and against much opposition and ignorant prejudice, he opened out the country by new roads, in the survey of which he himself took part. He drained the land, built shelters for the sheep, and largely contributed to bringing in the white-faced sheep of the Cheviots as a more profitable breed than the black-faced sheep of the district, some account of all which he published under the title of ‘A Treatise on Practical Store-farming as applicable to the Mountainous Region of Etterick Forest and the Pastoral District of Scotland in general’ (8vo, 1822).
On 1 Aug. 1823, by the death of his father, he succeeded to the peerage, and from 1824 to 1826 he commanded the Diamond frigate on the South American station. In December 1833 he was appointed chief superintendent of trade in China, and took a passage out with Captain Chads in the Andromache. He arrived at Macao on 15 July 1834, and after arranging the establishment, as it was called, went up to Canton, which he reached on the 25th. This measure was contrary to and in defiance of the wishes of the viceroy, Loo, who refused to hold any correspondence with him, as, by established custom, all communications regarding trade passed through the hong merchants. It was Napier's object to break down this custom, and open direct intercourse with the government. Loo, on the other hand, was determined not to admit this, and ordered Napier to return to Macao. Napier refused to go, and was in consequence subjected to many petty annoyances, such as the withdrawal of all domestic servants, while at the same time the trade was stopped. Anxiety, worry, and annoyance, added to the heat and confinement, now made Napier seriously ill, and the surgeon on his staff decided that he must leave Canton.
Napier reached Macao on 26 Sept., and died there on 11 Oct. 1834. He left a family of five daughters and two sons, of whom the eldest, Francis, succeeded as ninth baron.
[Marshall's Roy. Nav. Biog. vii. (Supplement, pt. iii.) 255; Gent. Mag. 1835, i. 267–9, 429; Blackwood's Mag. xiii. 175; Parl. Papers, 1840, vol. xxxvi., including correspondence relating to China, 1840, pp. 1–51; Additional Papers relating to China, 1840, pp. 1–4, and Paper relating to China, 3 April 1840; Foster's Peerage.]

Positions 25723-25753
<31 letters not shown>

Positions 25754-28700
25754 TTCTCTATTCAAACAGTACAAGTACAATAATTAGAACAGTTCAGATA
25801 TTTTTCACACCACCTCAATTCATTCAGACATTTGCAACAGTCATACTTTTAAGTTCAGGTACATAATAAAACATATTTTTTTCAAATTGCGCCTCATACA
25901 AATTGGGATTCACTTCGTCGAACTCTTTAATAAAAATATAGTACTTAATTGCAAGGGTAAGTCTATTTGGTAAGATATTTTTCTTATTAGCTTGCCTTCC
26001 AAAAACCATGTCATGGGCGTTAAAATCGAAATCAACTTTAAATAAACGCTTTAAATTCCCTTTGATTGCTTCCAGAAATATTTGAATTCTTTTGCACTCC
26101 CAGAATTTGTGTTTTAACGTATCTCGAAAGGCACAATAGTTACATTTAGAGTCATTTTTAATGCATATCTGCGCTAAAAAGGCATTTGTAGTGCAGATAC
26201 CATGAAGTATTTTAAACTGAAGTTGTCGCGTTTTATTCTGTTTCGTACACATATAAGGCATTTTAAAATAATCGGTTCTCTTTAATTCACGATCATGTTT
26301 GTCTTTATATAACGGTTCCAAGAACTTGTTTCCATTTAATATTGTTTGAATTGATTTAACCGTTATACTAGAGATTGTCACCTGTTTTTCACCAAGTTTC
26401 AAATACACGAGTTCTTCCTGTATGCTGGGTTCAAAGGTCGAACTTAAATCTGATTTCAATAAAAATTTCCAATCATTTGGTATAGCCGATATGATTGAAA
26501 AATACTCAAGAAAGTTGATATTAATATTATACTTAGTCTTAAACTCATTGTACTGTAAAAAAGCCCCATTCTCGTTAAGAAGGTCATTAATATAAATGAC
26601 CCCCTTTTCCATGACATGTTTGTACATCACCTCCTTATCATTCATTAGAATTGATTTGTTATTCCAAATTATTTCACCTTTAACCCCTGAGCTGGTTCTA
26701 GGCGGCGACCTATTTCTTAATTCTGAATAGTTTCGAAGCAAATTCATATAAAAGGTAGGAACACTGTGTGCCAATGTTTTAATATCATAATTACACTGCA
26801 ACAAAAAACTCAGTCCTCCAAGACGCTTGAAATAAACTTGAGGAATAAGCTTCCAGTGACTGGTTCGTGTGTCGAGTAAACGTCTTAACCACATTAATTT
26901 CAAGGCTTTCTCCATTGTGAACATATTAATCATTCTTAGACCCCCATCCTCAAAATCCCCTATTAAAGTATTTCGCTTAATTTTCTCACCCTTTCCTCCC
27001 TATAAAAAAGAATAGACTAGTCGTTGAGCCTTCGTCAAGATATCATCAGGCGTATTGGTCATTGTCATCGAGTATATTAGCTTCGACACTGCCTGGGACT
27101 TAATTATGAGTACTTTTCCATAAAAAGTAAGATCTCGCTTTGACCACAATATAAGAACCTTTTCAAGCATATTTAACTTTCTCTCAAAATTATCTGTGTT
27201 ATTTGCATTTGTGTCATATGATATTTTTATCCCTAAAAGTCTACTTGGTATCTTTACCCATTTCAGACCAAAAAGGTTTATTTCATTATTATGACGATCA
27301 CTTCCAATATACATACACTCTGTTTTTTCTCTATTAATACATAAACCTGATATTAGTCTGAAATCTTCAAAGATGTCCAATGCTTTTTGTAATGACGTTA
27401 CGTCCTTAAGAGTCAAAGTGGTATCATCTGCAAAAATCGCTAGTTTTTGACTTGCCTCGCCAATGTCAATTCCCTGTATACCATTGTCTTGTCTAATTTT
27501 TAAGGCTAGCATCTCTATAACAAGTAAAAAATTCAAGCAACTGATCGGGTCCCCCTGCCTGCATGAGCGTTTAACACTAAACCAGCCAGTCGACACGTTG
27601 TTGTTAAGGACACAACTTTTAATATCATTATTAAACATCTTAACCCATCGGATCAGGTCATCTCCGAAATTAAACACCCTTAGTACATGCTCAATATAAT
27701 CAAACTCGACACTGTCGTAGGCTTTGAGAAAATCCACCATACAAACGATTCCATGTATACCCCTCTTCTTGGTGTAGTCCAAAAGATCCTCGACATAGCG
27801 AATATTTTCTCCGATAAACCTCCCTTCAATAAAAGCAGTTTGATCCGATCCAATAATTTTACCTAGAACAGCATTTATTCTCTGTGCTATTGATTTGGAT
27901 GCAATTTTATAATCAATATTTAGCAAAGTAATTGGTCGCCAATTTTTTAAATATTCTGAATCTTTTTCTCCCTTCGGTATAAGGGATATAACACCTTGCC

NAPLETON, JOHN (1738?–1817), divine and educational reformer, was the son of the Rev. John Napleton of Pembridge, Herefordshire. He matriculated at Brasenose College, Oxford, on 22 March 1755, at the age of sixteen, and graduated B.A. 1758, M.A. 1761, B.D. and D.D. 1789. On 13 Dec. 1760 he was elected to a fellowship at his college, and he remained in residence as a tutor until the close of 1777. During this period he endeavoured to raise the standard of education at Oxford, with the result that he was condemned by many of his contemporaries as a ‘martinet’ (Polwhele, Reminiscences, i. 107). He was inducted as vicar of Tarrington, Herefordshire, on 27 Sept. 1777, and as rector of Wold, Northamptonshire, a college living, on 24 Oct. 1777; he resigned his fellowship on 20 Sept. 1778. When Dr. John Butler [q. v.] was translated to the see of Hereford, he called to his aid the services of Napleton, who became the golden prebendary in Hereford Cathedral on 8 May 1789, and the bishop's chaplain. He now endeavoured to effect an exchange of benefices, but his college ultimately refused its consent, and he was compelled to vacate the living of Wold on 28 Nov. 1789. In the diocese of Hereford he was soon rewarded with ample preferment. He was made chancellor of the diocese (1796), master of the hospital at Ledbury, rector of Stoke Edith, vicar of Lugwardine, in the gift of the dean and chapter (1810), and was nominated by Bishop Luxmoore as prælector of divinity at Hereford Cathedral (1810), retaining most of these appointments until his death. He died at Hereford on 9 Dec. 1817, and was buried in a vault in the centre of the cathedral choir. A small white tablet, formerly over his grave, has been removed to the eighth bay of the bishop's cloister. A more elaborate inscription on a similar tablet is over the door, on the south side of the nave, which leads to the same cloister.
Napleton married on 4 Dec. 1793 Elizabeth, the only daughter of Thomas Daniell of Truro, and the sister of Ralph Allen Daniell, M.P. for West Looe, Cornwall. There was no issue of the marriage. Polwhele praised Napleton's conversation: ‘he had anecdote and told a story well.’ He confessed that he was somewhat over-strict in his examination of candidates for ordination. His portrait, painted by T. Leeming, of Corn Market, Oxford, in 1814, was engraved by Charles Picart. Another, apparently by Opie, which cost 70l., was afterwards sold at Bath for 7l.
Napleton wrote many works. While at Oxford he published: 1. ‘Elementa logicæ, subjicitur appendix de usu logicæ et conspectus organi Aristotelis’ (1770), which was not a reproduction of any previous text-book on logic, but his own composition in style and arrangement. 2. ‘Considerations on the Public Exercises for the First and Second Degrees in the University of Oxford’ (1773). Both of these works were anonymous. The second was reprinted at Gloucester in 1805.